Candidates: Are you interviewing and need support?
Despite economic concerns and many tech layoffs, tech talent is still in high demand. And it’s evident by the numbers: 4 million tech positions opened up in the past year, yet the tech unemployment rate sits at just 2%. Understandably, this gap between job seekers and jobs that need to be filled is a big concern.
And it’s only getting worse.
The U.S. Bureau of Labor Statistics predicts that some tech jobs, like computer and information technology, will increase by 15% between 2021 and 2031 — resulting in 682,800 new jobs. This number doesn’t include the 418,500 projected openings just to replace current jobs where workers left.
Tech has taken center stage, and in order for non-tech companies to remain competitive, they need to harness the full power of technology. Like the federal government, which is streamlining hiring processes in an effort to scoop up recently laid off tech workers.
No tech hiring experience? No problem. Here’s where to start.
Only a few years ago, tech talent considered the Amazons and Googles of Silicon Valley the gold standard for tech jobs.
Not anymore. Now, they are optimistically considering jobs outside of the tech sector. For hiring teams, this is good news. However, attracting these job seekers still remains a challenge.
Where to even begin? We’d suggest that companies start with the very thing they’re hiring for: technology. What better way to attract tech talent than with technology itself?
It should be no surprise that tech talent wants to be a part of a tech-savvy company. In fact, 71% of them say they want their company to provide the same level of technology they use in their everyday lives. This means mobile, connected, and personalized experiences.
Now is the time to leverage a digital talent engine that quickly and seamlessly takes tech candidates from source to hire. Here’s how hiring teams can captivate even the best tech candidates:
Only 26% tech jobs are filled by women.
And while the long-established “men’s club” of tech jobs may be changing, there’s still a big underrepresentation of diverse talent.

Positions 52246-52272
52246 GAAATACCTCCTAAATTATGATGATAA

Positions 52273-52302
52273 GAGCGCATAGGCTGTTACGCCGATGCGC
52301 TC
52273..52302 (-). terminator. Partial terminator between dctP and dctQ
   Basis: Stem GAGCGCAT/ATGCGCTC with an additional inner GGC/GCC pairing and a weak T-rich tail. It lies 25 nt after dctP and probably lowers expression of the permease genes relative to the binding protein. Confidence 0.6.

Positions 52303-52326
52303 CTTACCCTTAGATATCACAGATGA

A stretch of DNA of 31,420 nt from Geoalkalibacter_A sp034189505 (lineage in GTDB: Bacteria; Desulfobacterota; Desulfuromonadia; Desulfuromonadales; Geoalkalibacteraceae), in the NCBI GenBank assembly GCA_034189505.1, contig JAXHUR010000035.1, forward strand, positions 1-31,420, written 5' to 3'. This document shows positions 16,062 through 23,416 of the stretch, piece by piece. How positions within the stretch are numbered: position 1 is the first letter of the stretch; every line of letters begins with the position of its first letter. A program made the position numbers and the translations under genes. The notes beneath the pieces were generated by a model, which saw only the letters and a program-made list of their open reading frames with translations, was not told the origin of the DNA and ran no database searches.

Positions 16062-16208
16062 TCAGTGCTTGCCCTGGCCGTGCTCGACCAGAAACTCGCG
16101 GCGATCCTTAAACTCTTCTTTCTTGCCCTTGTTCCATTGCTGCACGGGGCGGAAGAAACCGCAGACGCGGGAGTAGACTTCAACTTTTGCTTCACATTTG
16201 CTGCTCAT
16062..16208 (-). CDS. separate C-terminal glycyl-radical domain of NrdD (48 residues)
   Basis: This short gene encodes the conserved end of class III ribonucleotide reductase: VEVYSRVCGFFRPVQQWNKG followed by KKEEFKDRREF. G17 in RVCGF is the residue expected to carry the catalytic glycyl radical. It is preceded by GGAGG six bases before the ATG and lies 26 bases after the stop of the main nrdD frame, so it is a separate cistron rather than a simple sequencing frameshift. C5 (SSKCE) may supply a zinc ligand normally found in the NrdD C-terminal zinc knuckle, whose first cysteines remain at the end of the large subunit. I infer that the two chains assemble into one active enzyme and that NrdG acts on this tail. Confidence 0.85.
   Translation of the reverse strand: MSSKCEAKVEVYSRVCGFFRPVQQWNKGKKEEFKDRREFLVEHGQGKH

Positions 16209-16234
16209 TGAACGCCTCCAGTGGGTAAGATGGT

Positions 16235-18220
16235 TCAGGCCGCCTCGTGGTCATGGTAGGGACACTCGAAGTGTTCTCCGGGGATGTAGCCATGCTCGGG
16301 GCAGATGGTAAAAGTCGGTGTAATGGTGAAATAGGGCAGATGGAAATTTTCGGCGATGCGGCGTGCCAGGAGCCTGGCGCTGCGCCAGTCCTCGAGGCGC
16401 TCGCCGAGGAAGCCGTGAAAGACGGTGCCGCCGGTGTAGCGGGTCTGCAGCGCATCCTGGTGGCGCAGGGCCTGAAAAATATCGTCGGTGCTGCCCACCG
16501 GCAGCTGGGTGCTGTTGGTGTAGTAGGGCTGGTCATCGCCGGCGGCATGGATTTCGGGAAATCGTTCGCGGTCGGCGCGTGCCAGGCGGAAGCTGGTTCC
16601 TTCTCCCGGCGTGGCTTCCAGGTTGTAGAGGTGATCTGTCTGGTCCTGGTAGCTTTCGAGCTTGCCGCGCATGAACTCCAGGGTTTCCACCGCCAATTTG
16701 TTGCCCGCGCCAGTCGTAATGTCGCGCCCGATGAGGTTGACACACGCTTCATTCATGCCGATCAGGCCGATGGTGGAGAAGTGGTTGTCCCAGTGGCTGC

In some tech roles, black representation is shockingly low — one study showing that only 4.5 percent of software developers are black. And the lack of diversity at the graduate level is not much different.
It’s no secret that a more diverse culture is a more innovative one. So what steps can you take to make sure biased opinions don’t creep into your hiring decisions?
For hiring teams, this means one thing: hire for the skills the job requires.
Now, technology empowers hiring teams to mitigate hiring biases and assess tech candidates solely based on job competencies. Here are three ways you can quickly assess skills:
When you limit your job search to geographical location, you’re automatically eliminating an entire group of diverse tech workers. The workforce has expanded globally — and you should too.
If you find a tech candidate in a different location, don’t assume they should come to you. It’s likely you can take the job to them. Offering hybrid or remote roles is a great way to land diverse tech talent — especially since 60% of tech professionals prefer remote work — up from 53% just a year prior.
While degrees may matter for some jobs, they certainly don’t for all.
More and more employers are thinking about qualifications differently and removing unnecessary tech-degree requirements. Even the White House has jumped on board, announcing limits on education requirements when hiring IT professionals.
Okta, a SAAS company, recently removed degree requirements for a number of positions with a promise of on-the-job training instead.
“We’re moving more to looking at motivation and skills and experience, not ‘What college did you go to?’ ” said Rachele Zamani, manager for business development.
One of Okta’s hires, Alexis Ayala, applied for a software job — with a sales background and zero tech experience — and got the job. Okra saw his potential and passion, then trained him on the necessary skills.
We’ve been reiterating that skills matter. And they do. But don’t limit yourself by assuming all candidates must fit every required skill.
Did you know that 44% of people who hold a tech job did not start out in tech? Many came from an entirely different profession, but along the way learned the skills they needed to switch jobs.
Fully-remote tech courses — like Pivot Tech — are on the rise, giving people the skills to jump from no-knowledge to career-ready in a matter of weeks. Now we’re seeing blue-collar or hourly workers learn tech skills — then move to tech roles that provide much better pay and schedules.
If this tells us anything, it’s this: you don’t always need that tech-exclusive fit.
Instead, you can find the right people with the aptitude to learn the right skill. Maybe a candidate has the soft skills to do the job, but not the hard skills. If you see the potential, provide the learning and development they need to upskill.
This benefits the candidate, but it also benefits the company.
Sixty-one percent of respondents in a Gallup survey said that upskilling opportunities are extremely important when deciding whether to stay in a job.
This seems to be the sentiment across all industries, but with the fast-changing nature of technology, providing learning opportunities will pay off in two ways:
Interested candidates will see your dedication to learning and upward mobility.
And in the end, this yields results in the form of productivity, innovation, and retention.
Hiring tech employees when you’re not a tech expert can feel intimidating. But, with the tools in place, it doesn’t have to be.
HireVue builds a faster, fairer, more flexible hiring process with automation and structure at every step. And with special solutions catered to technical hiring, it’s the leverage you need to easily assess, interview, and hire the right tech talent.